Tavush Marz was created in 1995, pursuant to a Law on Territorial and Administrative Division of Armenia of December 4, 1995.
Tavush marz includes former Ijevan, Tavush (Shamshadin) and Noyemberyan regions and Dilijan resort. The marz has 4 urban and 58 rural communities. It is bounded by Lori, Kotayk and Gegharkunik marzes to the west and to the south, Republic of Georgia to the north and Republic of Azerbaijan to the east. Tavush marz has 400 km of Armenia’s national border, of which 352 km is with Azerbaijan.
The total area is 2,710 sq. km. The capital is Ijevan, called Karvanserai till 1919 and registered as a city in 1961. Aghstev river flows from the north to the east and crosses the marz.
Tavush marz is located in the north-east of Armenia, on the outer rim of the Smaller Caucasus formed by Virahayotz, Gugaratz and Miapori mountain ranges. The climate is moderately humid. The total annual number of sunny hours is 1,900 – 2,000. The summers are warm and winters are mild. The rivers belong to the Caspian sea and Kura river basin and receive melting snow, ground waters and rains. The largest lake is the Parz Lich located near Dilijan. In 1970-1980, Joghazi (Bergaber), Hakhum, Tavush, Aygedzor and Ijevan reservoirs were built. Out of 271,000 ha of the land area, 97,768 ha are used for agriculture. Another 143 thousand ha, or 51%, are occupied by mixed forests.
The marz is relatively poor in natural resources. There are relatively large deposits of bentonite clay, limestone, dolomite and felsite. Aghstev river valley is rich in medicinal mineral waters, which are bottled. The area is unique for its biodiversity and beautiful natural monuments. Dilijan national park and Ijevan dendrarium were created to protect the pristine nature. Excessive logging during energy crisis years severely affected the forests of the region.
Prior to 1990, the region had developed agriculture and provided for 9% of gross agricultural output of Armenia. The total agricultural output prduced in Tavush was second only to Ararat valley output. The most developed horticulture sectors were tobacco and fruit growing, as well as pig breeding. The region produced 33% of tobacco and 23% of fruit grown in Armenia. The former Shamshadin (Berd) and Ijevan regions had the top two industries for tobacco (2,500 – 2,700 and 1800 – 2,000 tons a year respectively), while Noyemberyan region was the first in terms of fruit production (25 – 30 tons a year).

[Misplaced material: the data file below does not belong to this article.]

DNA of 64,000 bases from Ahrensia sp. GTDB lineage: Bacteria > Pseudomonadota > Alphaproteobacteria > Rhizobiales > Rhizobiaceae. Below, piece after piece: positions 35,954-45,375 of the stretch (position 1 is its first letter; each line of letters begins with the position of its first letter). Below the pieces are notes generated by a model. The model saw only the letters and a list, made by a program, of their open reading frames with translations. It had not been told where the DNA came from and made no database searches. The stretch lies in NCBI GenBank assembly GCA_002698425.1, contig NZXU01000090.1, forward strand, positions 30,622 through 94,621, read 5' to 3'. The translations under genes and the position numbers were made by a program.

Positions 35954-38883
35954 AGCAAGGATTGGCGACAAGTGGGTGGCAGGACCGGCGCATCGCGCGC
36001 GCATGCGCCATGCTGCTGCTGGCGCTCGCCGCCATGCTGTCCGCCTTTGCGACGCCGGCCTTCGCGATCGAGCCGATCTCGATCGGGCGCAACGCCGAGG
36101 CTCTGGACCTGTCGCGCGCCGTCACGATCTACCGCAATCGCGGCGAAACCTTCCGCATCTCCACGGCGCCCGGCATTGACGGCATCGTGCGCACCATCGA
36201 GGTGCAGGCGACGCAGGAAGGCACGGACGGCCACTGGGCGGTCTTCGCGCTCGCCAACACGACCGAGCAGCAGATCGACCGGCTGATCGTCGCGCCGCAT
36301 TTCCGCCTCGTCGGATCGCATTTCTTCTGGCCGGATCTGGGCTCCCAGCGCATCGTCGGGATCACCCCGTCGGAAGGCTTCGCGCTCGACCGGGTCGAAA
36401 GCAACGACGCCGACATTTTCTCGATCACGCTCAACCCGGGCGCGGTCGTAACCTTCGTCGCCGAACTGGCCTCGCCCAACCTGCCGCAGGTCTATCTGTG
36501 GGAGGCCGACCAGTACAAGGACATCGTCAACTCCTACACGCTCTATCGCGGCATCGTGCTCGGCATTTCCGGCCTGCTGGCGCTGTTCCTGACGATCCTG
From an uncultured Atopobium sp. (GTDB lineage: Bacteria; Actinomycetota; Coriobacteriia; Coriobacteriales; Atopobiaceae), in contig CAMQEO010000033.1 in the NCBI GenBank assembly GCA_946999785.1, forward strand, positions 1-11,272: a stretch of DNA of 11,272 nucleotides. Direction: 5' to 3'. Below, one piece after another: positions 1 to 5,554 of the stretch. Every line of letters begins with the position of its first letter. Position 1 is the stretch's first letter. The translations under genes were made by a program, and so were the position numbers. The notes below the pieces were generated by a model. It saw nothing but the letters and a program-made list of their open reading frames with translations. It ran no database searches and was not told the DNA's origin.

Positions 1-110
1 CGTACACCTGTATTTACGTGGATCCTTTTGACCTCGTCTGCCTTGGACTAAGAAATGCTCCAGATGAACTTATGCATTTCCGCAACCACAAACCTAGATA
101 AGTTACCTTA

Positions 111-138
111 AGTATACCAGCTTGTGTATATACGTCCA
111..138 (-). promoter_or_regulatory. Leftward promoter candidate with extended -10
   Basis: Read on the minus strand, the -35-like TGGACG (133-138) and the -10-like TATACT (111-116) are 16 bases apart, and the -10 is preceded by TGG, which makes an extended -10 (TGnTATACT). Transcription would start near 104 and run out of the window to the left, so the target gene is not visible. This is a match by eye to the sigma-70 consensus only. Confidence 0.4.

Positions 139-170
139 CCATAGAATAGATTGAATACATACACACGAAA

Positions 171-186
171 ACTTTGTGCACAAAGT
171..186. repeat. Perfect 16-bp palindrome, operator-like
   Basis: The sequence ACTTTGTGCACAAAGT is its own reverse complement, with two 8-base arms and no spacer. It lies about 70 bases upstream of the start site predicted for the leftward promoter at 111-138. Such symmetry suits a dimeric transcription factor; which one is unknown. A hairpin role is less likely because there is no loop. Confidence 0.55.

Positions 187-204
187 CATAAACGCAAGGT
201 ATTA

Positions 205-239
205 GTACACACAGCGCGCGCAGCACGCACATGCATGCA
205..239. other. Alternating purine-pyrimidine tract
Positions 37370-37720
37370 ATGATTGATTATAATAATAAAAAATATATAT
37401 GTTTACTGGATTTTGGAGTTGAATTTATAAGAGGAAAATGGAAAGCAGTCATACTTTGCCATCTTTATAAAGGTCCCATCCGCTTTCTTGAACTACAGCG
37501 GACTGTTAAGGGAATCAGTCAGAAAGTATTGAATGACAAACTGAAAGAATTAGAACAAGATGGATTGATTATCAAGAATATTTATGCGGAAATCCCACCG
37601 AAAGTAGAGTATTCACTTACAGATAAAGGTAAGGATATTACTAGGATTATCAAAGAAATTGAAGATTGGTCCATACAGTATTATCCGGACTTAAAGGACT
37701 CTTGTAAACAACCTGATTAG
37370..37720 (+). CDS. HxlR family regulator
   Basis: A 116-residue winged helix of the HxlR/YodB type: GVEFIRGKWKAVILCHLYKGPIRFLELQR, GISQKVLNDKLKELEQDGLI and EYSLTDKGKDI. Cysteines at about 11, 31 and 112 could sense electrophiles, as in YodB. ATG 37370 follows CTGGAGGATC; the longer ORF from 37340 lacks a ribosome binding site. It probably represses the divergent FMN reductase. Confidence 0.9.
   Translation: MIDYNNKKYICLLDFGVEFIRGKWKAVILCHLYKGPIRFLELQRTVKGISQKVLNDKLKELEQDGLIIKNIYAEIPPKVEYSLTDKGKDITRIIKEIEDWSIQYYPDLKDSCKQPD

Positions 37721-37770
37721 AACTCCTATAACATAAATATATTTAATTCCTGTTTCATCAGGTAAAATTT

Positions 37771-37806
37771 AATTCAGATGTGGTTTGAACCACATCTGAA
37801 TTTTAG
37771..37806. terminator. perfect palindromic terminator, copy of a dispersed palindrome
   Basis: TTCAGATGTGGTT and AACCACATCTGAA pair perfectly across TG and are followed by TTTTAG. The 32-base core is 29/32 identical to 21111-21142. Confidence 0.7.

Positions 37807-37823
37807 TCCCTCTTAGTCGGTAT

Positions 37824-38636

Agriculture of the marz was severely affected both by the land reform (privatization of land plots) and the military conflict with Azerbaijan. Because of the conflict, more than 9,000 ha of irrigated orchards and fields were abandoned. Tobacco and fruit growing have seen some revival in the last few years. The climate of the region is favourable for subtropical hortiulture.
About 15 years ago, the industry of the marz provided 3% of the gross industrial output of Armenia, predominantly in food processing. There are big canneries in Ayrum and Varagavan, wineries in Debedavan, Ijevan and Aygepar, tobacco processing plants in Kayan and Aygepar. All these facilities are now underutilized.
Industrial development of this wooded region started in 1930’s, with the establishment of wood-processing and furniture making facilities in Ijevan and Dilijan. Subsequently, Ijevan carpet weaving and bentonite limestone plants were operationalised, followed by Dilijan textile plant, Berd ‘Relay’ plant and Dilijan ‘Impulse’ plan, Ijevan’s ‘Antarmeqena’ and Dilijan’s mineral water bottling facilities and numerous other industries, which provided important industrial output and employed the population of the region. The majority of these faciliites, however, do not operate to date (or are extremely underutilized) due to the lack of supplies and financial resources, transport routes and marketing and sales opportunities.
The recent years saw increasing attention towards the marz, both on the part of the government and some international orgnaisation
Source: UNDP, VARAGAVAN COMMUNITY 2006-2008 INTEGRATED COMMUNITY DEVELOPMENT PLAN - August 18, 2006
- See Tavush Marz